“Russians”, Jews, Israelis? The Adaptation of Russian-Speaking Immigrants in Israel through the Eyes of Their Children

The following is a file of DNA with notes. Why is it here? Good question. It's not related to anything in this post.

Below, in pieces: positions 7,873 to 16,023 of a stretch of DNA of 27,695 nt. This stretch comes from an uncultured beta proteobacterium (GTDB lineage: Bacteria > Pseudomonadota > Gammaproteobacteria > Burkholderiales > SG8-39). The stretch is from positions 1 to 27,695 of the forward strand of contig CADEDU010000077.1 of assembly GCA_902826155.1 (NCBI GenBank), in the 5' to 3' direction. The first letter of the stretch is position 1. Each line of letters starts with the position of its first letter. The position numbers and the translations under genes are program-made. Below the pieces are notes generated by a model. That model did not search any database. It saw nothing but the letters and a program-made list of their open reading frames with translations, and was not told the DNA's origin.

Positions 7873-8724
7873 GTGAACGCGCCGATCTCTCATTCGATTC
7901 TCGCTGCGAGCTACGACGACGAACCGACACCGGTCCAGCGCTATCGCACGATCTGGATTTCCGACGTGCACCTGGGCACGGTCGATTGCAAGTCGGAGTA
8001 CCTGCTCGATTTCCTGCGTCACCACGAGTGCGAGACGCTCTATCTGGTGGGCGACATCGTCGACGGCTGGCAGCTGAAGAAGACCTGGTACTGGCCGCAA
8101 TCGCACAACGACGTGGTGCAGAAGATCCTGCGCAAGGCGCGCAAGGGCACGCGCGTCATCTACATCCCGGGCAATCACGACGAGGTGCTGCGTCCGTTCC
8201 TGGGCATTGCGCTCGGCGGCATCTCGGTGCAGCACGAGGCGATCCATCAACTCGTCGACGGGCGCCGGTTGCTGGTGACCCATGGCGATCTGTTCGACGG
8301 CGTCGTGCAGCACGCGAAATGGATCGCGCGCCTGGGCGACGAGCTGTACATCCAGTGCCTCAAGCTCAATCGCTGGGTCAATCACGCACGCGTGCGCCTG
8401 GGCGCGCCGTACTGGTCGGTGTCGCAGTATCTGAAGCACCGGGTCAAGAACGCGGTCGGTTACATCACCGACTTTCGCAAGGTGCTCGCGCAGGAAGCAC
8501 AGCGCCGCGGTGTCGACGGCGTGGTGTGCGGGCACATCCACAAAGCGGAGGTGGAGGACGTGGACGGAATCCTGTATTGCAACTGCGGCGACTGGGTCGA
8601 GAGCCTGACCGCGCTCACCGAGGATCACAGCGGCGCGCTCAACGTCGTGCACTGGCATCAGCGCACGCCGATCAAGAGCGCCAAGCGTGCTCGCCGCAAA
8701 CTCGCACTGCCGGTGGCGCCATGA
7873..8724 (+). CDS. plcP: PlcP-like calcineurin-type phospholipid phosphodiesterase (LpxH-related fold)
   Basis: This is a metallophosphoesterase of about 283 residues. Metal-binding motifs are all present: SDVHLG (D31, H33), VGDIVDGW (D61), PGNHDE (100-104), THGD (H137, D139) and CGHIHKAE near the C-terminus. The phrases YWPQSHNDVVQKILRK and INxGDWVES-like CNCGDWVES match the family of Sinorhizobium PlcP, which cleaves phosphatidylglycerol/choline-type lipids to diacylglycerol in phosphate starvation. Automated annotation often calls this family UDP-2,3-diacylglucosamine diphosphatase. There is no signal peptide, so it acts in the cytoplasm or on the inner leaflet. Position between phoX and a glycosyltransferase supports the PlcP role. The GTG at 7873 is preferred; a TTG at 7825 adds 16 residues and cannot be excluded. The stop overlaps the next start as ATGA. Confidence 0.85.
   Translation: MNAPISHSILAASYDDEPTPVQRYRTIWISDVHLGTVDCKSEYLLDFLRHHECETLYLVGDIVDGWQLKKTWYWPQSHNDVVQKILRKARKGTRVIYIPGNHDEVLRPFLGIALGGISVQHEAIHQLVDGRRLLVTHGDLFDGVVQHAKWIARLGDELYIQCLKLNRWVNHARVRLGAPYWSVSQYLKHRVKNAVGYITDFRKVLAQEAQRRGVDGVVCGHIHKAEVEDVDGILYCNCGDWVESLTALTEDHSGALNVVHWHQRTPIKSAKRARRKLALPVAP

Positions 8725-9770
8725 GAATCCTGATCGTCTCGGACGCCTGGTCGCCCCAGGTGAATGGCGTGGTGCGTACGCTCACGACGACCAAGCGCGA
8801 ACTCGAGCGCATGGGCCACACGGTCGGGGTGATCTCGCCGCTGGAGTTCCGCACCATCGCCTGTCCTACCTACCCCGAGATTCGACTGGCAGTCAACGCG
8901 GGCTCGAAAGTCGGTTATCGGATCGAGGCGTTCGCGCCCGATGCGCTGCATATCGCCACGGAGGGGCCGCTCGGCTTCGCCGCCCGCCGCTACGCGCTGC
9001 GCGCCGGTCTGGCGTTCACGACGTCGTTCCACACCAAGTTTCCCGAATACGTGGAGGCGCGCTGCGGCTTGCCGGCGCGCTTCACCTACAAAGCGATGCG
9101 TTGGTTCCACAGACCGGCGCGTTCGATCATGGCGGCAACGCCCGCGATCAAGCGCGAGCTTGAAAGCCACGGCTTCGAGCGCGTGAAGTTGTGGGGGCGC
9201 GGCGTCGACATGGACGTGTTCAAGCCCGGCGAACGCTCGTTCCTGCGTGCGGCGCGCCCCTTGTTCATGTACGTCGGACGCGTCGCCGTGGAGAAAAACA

The social and cultural integration of immigrants from the former Soviet Union to Israel over the last thirty years has received wide attention. To become a part of Israeli society, these immigrants concurrently tried to preserve and use the Russian language, their cultural identity and worldview, while experiencing conflicts with the Israeli establishment, which demands a complete change to Israeli identity. This study was carried out between 2016 and 2019 and examines aspects influencing the integration of newcomers: immigration motives, age at immigration, knowledge and usage of Hebrew, professional training, satisfaction with living standards and work conditions, inclusion in Israeli society and culture, social contacts and lifestyle changes concerning traditions, etc. The peculiarity of the study is that it involves immigrants’ children (20–30 years old), and not the immigrants themselves. This second generation’s viewpoint enabled the author to evaluate the success of the integration of former Soviet Union immigrants based on the view of young people who have grown up in and been shaped by Israeli reality. The study confirms that social and cultural bonding in Israel secures the success of adaptation and integration in a new society and plays an important role in identity formation among first-generation immigrants. Additional factors that increase the level of adaptation are satisfaction with working conditions and property ownership, indicating the family’s material stability. Further analysis of the results, however, supports that actively using and preserving the languages and cultures from both the countries of departure and destination in the process of adaptation is the optimal model of cultural integration for immigrants.
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